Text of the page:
On Friday, August 25, 2017, President Trump pardoned former Maricopa County (Ariz.) Sheriff Joe Arpaio, who had been convicted of criminal contempt by U.S. District Court Judge Susan Bolton in Arizona on July 31, 2017. As the Washington Post described the matter:
The case that led to former Sheriff Joe Arpaio's criminal conviction last month, and his pardon by President Trump on Friday night, began in 2007 with a traffic stop in Maricopa County, Ariz., and the wrongful nine-hour detention of a Mexican man holding a valid tourist's visa. The man sued Arpaio and the Maricopa County Sheriff's Office, alleging racial profiling by deputies working for the most visible sheriff in America in a case that evolved into a class action suit for all Latino motorists in Maricopa County.
After four years of depositions and hearings and motions, a federal judge in Phoenix entered a preliminary injunction against Arpaio and the sheriff's office, noting that "states do not have the inherent authority to enforce the civil provisions of federal immigration law." He ordered Arpaio to stop detaining anyone not suspected of a state or federal crime — simply being in the United States illegally is not a crime, only a civil violation.
That was in December 2011. And that's when Arpaio's defiance of the court began. Over the next five years, two federal judges found that Arpaio wasn't abiding by the injunction, was regularly telling the news media he wouldn't abide by it, continued to have deputies make immigration-based stops and even made "multiple intentional misstatements of fact under oath," one judge wrote. U.S. District Judge G. Murray Snow wrote last year that Arpaio made false statements about his department "in an attempt to obstruct any inquiry into their further wrongdoing or negligence," and that Arpaio and his chief deputy "have a history of obfuscation and subversion of this Court's orders that is as old as this case and did not stop after they themselves became the subjects of civil contempt."
So after 21 days of hearings in 2015, Snow found Arpaio in civil contempt of court. But the judge felt that Arpaio still had no interest in complying with his orders to provide information on immigration enforcement or to stop making immigration arrests. So last year Snow took the extraordinary step of referring the sitting sheriff of Maricopa County to another judge for a charge of criminal contempt of court, with a possible six-month jail sentence. (Arpaio was defeated for reelection in November.)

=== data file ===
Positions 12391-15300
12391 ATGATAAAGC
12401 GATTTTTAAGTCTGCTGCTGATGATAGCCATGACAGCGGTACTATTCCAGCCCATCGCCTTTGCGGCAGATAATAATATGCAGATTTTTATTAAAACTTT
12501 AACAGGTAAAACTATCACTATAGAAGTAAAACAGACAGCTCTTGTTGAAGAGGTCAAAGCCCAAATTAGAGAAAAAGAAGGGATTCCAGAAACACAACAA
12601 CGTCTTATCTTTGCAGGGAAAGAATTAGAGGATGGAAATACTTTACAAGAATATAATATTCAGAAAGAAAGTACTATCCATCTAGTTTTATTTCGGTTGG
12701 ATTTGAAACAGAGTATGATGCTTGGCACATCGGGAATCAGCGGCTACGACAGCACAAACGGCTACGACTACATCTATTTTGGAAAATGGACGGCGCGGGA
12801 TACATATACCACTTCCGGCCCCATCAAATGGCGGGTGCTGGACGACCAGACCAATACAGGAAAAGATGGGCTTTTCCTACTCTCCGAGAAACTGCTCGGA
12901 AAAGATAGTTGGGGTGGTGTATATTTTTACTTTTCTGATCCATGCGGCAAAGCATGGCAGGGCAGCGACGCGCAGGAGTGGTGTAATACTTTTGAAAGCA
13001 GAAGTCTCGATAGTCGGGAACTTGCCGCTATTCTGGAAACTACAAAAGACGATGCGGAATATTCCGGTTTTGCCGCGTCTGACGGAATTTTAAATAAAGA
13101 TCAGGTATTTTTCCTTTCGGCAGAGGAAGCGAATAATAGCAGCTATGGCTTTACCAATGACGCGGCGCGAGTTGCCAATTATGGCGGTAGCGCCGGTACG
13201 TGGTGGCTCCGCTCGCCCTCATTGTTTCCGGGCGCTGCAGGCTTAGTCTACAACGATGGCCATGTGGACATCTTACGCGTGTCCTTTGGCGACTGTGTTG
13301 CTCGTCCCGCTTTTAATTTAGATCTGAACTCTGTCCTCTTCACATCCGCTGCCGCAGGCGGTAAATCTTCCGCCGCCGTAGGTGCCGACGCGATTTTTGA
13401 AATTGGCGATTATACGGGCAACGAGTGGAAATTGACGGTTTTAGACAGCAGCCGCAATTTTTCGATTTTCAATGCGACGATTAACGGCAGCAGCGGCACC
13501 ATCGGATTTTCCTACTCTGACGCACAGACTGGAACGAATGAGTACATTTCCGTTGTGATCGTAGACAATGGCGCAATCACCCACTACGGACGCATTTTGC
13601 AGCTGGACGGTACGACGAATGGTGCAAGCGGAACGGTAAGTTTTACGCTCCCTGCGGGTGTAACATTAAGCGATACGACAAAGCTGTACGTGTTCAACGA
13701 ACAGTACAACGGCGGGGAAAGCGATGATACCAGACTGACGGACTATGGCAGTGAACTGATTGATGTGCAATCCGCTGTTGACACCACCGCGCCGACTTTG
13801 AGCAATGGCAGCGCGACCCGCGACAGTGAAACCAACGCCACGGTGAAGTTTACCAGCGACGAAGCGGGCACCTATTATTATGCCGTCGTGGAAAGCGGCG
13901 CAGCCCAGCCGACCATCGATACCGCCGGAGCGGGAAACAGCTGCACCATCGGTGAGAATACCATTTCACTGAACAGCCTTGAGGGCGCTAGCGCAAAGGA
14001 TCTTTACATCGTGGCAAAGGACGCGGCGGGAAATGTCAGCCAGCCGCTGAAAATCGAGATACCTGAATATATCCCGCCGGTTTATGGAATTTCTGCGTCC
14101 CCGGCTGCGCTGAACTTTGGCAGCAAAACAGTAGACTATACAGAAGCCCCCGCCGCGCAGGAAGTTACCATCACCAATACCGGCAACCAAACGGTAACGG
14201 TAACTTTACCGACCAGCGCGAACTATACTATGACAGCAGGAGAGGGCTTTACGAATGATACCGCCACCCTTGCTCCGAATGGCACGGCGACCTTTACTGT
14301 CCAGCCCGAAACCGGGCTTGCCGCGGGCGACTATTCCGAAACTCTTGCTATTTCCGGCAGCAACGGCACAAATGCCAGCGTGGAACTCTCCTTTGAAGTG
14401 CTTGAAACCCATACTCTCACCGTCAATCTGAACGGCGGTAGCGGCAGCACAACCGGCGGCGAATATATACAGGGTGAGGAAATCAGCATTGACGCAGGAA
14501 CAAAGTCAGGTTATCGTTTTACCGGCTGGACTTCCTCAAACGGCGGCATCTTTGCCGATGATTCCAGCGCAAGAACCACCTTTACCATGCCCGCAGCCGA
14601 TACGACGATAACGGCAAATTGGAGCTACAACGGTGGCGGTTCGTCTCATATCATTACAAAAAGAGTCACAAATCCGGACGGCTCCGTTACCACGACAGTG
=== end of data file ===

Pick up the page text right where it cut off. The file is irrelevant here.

Over Arpaio's objection, that judge — U.S. District Judge Susan R. Bolton — heard the case herself, without a jury. (An appeal on that issue was pending before the U.S. Supreme Court when Trump issued his pardon.) Bolton found Arpaio guilty, citing his numerous statements to the news media and his actions in continuing to detain Latino motorists. Despite his knowledge of injunctions ordering him to stop immigration enforcement, Bolton concluded, Arpaio "broadcast to the world and to his subordinates that he would and they should continue 'what he had always been doing.' " She set his sentencing for Oct. 5, and he faced up to six months in jail.
Sheriff Arpaio's conviction followed the Supreme Court's June 2012 decision in Arizona v. United States, in which the Court held that much of Arizona Senate Bill 1070, a law passed by the state to address illegal immigration, was preempted by federal law. That law, as amended by companion legislation:
[P]rohibit[ed] state and local law enforcement from restricting the enforcement of federal immigration laws;
[R]equire[d] law enforcement, in making a lawful stop, detention, or arrest for another law, to make a reasonable attempt to determine the person's immigration status where reasonable suspicion exists that the person is not lawfully present in the country;
[C]reate[d] a new misdemeanor offense for the willful failure to complete or carry an immigrant registration document under certain circumstances;
[A]uthorize[d] a peace officer involved in enforcement related to human smuggling to lawfully stop anyone in a motor vehicle on reasonable suspicion that the person is violating a civil traffic law;
[C]reate[d] misdemeanor offenses (or felonies if 10 or more illegal immigrants are involved) for unlawfully transporting or concealing an illegal immigrant or encouraging one to enter or remain in the country illegally;
[A]uthorize[d] a peace officer to arrest a person without a warrant on probable cause that the person has committed a public offense that makes the person removable from the country;
[R]equire[d] employers to keep employee eligibility records for three years or the duration of employment, whichever is longer; [and]
[A]llowe[d] employers to raise an affirmative defense of entrapment to a charge of knowingly or intentionally employing unauthorized immigrants.
The national emphasis on border enforcement has shifted in recent years to the Rio Grande Valley (RGV), as the flow of aliens entering illegally has shifted there. It is important, however, to recall the conditions as they existed in Arizona in the last decade when considering the actions of the Arizona legislature and Sheriff Arpaio as they related to immigration enforcement.